Later, I also began to perform and create laments. Their expressive nature is something quite unique.

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Before my musical revolution forty years ago, I had studied composition at the Sibelius Academy under Erik Bergman and his strictly dodecaphonic school, as well as written songs which I performed whilst accompanying myself on the guitar. I “wrote” songs, whereas my contemporary classical pieces were “composed”. Bergman was a good fit for me as a teacher as he was an ethnic music aficionado. He kindled my interest in world music instruments, all possible playing techniques and thousands of different tonal qualities. I was also enthusiastic about structured and free improvisation, instrumental theatre and performance art. Mauricio Kagel was my absolute role model. I named my 1971 performance opera “Make art, young man, and you may become immortal”.

Despite the complete overhaul of my musical universe, I never abandoned songs, Bergman or Kagel. Quite the contrary. In the past decades, I have made solo works and participated in many kinds of projects where ancient Finnish music has been turned into atonal performances. Dance and dancers have often been involved in order to establish an interaction with the audiences. Influences from every continent, and from Africa in particular, have gradually been adopted. Lamellophone playing from Tanzania and Namibia proved to have an aesthetic world and a musical structure that is similar to the ten-string kantele.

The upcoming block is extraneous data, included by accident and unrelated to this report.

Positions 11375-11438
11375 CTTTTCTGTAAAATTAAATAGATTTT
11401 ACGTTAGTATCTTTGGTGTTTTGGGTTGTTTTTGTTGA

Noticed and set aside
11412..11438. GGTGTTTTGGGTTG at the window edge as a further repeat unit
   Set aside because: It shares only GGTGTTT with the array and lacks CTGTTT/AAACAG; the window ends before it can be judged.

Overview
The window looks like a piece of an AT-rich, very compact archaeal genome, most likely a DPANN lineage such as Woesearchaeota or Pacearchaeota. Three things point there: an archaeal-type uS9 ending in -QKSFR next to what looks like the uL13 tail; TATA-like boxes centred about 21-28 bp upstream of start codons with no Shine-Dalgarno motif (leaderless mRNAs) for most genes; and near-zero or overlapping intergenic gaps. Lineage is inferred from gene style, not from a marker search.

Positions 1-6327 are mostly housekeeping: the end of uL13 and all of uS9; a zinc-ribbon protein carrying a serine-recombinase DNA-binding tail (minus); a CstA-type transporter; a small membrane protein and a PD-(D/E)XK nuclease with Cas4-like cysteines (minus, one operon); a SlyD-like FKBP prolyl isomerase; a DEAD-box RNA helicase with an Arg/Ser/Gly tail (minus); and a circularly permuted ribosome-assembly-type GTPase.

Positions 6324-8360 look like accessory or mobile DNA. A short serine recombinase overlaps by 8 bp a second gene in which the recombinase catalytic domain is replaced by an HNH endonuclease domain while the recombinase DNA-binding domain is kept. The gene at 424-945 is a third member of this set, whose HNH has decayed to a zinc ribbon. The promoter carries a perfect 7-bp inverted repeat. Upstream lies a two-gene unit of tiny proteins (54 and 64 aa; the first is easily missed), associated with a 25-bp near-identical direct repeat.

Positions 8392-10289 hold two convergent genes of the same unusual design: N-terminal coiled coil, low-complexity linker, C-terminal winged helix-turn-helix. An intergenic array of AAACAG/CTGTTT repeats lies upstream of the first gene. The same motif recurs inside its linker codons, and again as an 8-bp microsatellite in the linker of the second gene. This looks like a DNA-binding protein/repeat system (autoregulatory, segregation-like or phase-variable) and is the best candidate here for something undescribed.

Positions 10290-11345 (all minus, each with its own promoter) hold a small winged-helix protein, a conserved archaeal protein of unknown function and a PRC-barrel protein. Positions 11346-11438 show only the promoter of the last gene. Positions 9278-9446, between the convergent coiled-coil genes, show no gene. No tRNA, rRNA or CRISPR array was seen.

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A new adventure began when I started to delve deep into vocal improvisation. I used every imaginable sound that a human being can produce. It felt to me like those sounds had been used even before the birth of speech. In that manner, they represent humankind’s truest and deepest expression. Everyone has access to them and everyone will use them at least sometimes, between their first cry and their last sigh. There are, however, many kinds of societal and individual barriers preventing the use of the most dramatic of these sounds. But with at least some of these barriers removed, collective compositions have become works with astonishing qualities. 

I have explored my own vocal possibilities through hundreds of gigs. I often discover new vocal registers or timbres while I am performing. They feel like messages from thousands of years ago, even though they also represent the latest avant-garde. “The archaic is avant-garde!”, is a provocative catch-cry, but also the truth. It is also true that both the archaic and the avant-garde are necessary for the arts.

Translation: Hanna-Mari Latham
Photo: Timo Väänänen 

Heikki Laitinen

Heikki Laitinen, PhD, is Professor Emeritus of Folk Music at the Sibelius Academy, composer, musician, poet, stage actor, performance artist and voice improviser. He worked as the head of the Department of Folk Music at the Sibelius Academy in 1983-1995, and professor in 2001-2008. In 2008 he received the State Prize for Music as acknowledgement for his work in the field of folk music. Laitinen's output includes also chamber music and circa 400 songs. He is one of the nominees for the Folk Music Creator of the Year at the Finnish Ethnogala 2019. He also continues his Murder Ballads project with accordionist Kimmo Pohjonen.